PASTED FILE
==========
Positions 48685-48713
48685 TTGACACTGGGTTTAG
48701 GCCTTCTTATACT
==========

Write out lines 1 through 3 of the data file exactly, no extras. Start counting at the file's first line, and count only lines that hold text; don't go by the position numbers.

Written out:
Positions 48685-48713
48685 TTGACACTGGGTTTAG
48701 GCCTTCTTATACT